Conversion to Disposable Cystoscopes Decreased Post-procedure Encounters and Infections Compared to Reusable Cystoscopes

Urol Pract. 2023 Jul;10(4):312-317. doi: 10.1097/UPJ.0000000000000410. Epub 2023 May 25.

Abstract

Introduction: We evaluated for differences in post-procedure 30-day encounters or infections following office cystoscopy using disposable vs reusable cystoscopes.

Methods: Cystoscopies performed from June to September 2020 and from February to May 2021 in our outpatient practice were retrospectively reviewed. The 2020 cystoscopies were performed with reusable cystoscopes, and the 2021 cystoscopies were performed with disposable cystoscopes. The primary outcome was the number of post-procedural 30-day encounters defined as phone calls, patient portal messages, emergency department visits, hospitalizations, or clinic appointments related to post-procedural complications such as dysuria, hematuria, or fever. Culture-proven urinary tract infection within 30 days of cystoscopy was evaluated as a secondary outcome.

Results: We identified 1,000 cystoscopies, including 494 with disposable cystoscopes and 506 with reusable cystoscopes. Demographics were similar between groups. The most common indication for cystoscopy in both groups was suspicion of bladder cancer (disposable: 153 [30.2%] and reusable: 143 [28.9%]). Reusable cystoscopes were associated with a higher number of 30-day encounters (35 [7.1%] vs 11 [2.2%], P < .001), urine cultures (73 [14.8%] vs 3 [0.6%], P = .005), and hospitalizations attributable to cystoscopy (1 [0.2%] vs 0 [0%], P < .001) than the disposable scope group. Positive urine cultures were also significantly more likely after cystoscopy with a reusable cystoscope (17 [3.4%] vs 1 [0.2%], P < .001).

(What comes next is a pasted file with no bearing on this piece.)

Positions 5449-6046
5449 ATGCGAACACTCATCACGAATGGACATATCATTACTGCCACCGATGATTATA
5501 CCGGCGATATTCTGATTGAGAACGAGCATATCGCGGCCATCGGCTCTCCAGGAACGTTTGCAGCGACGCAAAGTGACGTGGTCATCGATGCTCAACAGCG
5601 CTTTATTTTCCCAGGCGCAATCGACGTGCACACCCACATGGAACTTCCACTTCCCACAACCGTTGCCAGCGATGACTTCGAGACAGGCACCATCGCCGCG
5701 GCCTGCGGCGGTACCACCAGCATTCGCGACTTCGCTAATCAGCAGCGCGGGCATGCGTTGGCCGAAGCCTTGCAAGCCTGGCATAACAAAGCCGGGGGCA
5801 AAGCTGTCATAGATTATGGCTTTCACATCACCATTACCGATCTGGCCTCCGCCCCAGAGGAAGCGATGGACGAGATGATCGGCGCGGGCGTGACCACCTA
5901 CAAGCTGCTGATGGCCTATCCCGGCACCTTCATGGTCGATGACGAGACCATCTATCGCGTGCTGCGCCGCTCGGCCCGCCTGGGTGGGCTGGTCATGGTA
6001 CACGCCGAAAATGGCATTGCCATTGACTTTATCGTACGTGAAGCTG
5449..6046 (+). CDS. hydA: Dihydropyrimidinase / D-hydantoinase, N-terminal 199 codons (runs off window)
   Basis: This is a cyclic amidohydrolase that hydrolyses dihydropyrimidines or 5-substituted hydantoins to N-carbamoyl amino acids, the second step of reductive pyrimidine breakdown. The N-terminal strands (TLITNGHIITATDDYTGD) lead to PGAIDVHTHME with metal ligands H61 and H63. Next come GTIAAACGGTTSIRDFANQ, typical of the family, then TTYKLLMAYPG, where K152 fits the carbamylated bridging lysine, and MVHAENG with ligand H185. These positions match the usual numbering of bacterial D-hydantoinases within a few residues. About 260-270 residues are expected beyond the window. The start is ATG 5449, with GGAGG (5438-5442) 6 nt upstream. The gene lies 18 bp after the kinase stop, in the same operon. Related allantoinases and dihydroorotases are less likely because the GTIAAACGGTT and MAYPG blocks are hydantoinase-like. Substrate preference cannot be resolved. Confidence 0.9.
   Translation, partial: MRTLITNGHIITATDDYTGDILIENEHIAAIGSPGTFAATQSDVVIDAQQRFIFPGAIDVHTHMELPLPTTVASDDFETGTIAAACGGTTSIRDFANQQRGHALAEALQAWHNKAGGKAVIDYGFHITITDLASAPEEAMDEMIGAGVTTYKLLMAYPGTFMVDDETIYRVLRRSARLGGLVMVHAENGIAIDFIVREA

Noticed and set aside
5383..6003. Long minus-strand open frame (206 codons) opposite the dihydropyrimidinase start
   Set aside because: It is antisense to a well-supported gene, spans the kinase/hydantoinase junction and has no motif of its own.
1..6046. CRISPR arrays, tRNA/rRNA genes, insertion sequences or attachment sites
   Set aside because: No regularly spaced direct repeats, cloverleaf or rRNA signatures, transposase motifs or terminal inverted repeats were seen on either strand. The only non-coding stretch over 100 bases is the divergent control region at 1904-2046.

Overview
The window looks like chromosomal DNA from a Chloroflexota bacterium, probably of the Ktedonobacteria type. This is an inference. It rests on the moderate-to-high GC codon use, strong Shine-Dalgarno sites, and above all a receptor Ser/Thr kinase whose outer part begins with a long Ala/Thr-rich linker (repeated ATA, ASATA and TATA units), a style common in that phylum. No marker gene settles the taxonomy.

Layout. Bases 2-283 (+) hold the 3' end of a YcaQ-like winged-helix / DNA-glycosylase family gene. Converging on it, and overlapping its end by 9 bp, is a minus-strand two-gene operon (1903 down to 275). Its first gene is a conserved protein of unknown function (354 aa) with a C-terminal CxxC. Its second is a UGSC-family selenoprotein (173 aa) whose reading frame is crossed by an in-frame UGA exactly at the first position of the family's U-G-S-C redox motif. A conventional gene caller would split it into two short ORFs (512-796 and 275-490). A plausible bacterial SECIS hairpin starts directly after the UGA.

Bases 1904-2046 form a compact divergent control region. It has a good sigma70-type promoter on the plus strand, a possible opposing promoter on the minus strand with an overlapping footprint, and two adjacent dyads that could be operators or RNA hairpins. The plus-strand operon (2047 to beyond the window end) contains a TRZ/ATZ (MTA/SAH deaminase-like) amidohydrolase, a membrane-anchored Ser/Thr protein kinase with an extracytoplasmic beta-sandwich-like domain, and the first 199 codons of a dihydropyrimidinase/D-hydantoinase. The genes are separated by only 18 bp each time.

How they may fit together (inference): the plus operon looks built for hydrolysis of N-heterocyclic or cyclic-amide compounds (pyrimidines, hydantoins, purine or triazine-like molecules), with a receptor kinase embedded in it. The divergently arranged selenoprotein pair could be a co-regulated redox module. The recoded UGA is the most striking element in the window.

Conclusions: Disposable cystoscopes were associated with a lower number of post-procedure encounters and positive urine cultures compared to reusable cystoscopes.

Keywords: cystoscopy; disposable equipment; urinary tract infections.

MeSH terms

  • Cystoscopes*
  • Cystoscopy / methods
  • Humans
  • Outpatients
  • Retrospective Studies
  • Urinary Tract Infections* / diagnosis